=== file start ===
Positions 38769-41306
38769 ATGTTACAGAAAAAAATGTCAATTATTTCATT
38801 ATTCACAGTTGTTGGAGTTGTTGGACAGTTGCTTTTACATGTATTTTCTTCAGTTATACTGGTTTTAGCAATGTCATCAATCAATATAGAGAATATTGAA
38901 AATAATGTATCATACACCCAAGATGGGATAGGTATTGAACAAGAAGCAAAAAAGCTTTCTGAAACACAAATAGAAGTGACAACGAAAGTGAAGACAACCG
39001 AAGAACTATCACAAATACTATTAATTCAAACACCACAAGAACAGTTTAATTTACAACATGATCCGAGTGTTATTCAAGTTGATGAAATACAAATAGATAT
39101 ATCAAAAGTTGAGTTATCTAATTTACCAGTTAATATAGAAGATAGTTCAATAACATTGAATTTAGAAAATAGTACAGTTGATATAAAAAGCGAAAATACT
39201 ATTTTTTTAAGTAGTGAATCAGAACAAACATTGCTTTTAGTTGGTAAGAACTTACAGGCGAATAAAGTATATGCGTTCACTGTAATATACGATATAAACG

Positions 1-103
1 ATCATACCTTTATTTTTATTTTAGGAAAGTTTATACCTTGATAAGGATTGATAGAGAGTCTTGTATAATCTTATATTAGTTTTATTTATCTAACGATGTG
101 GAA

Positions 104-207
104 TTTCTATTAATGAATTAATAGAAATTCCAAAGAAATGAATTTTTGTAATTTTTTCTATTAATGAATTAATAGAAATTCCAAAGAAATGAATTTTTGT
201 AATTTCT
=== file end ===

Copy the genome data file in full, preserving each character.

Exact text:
Positions 38769-41306
38769 ATGTTACAGAAAAAAATGTCAATTATTTCATT
38801 ATTCACAGTTGTTGGAGTTGTTGGACAGTTGCTTTTACATGTATTTTCTTCAGTTATACTGGTTTTAGCAATGTCATCAATCAATATAGAGAATATTGAA
38901 AATAATGTATCATACACCCAAGATGGGATAGGTATTGAACAAGAAGCAAAAAAGCTTTCTGAAACACAAATAGAAGTGACAACGAAAGTGAAGACAACCG
39001 AAGAACTATCACAAATACTATTAATTCAAACACCACAAGAACAGTTTAATTTACAACATGATCCGAGTGTTATTCAAGTTGATGAAATACAAATAGATAT
39101 ATCAAAAGTTGAGTTATCTAATTTACCAGTTAATATAGAAGATAGTTCAATAACATTGAATTTAGAAAATAGTACAGTTGATATAAAAAGCGAAAATACT
39201 ATTTTTTTAAGTAGTGAATCAGAACAAACATTGCTTTTAGTTGGTAAGAACTTACAGGCGAATAAAGTATATGCGTTCACTGTAATATACGATATAAACG

Positions 1-103
1 ATCATACCTTTATTTTTATTTTAGGAAAGTTTATACCTTGATAAGGATTGATAGAGAGTCTTGTATAATCTTATATTAGTTTTATTTATCTAACGATGTG
101 GAA

Positions 104-207
104 TTTCTATTAATGAATTAATAGAAATTCCAAAGAAATGAATTTTTGTAATTTTTTCTATTAATGAATTAATAGAAATTCCAAAGAAATGAATTTTTGT
201 AATTTCT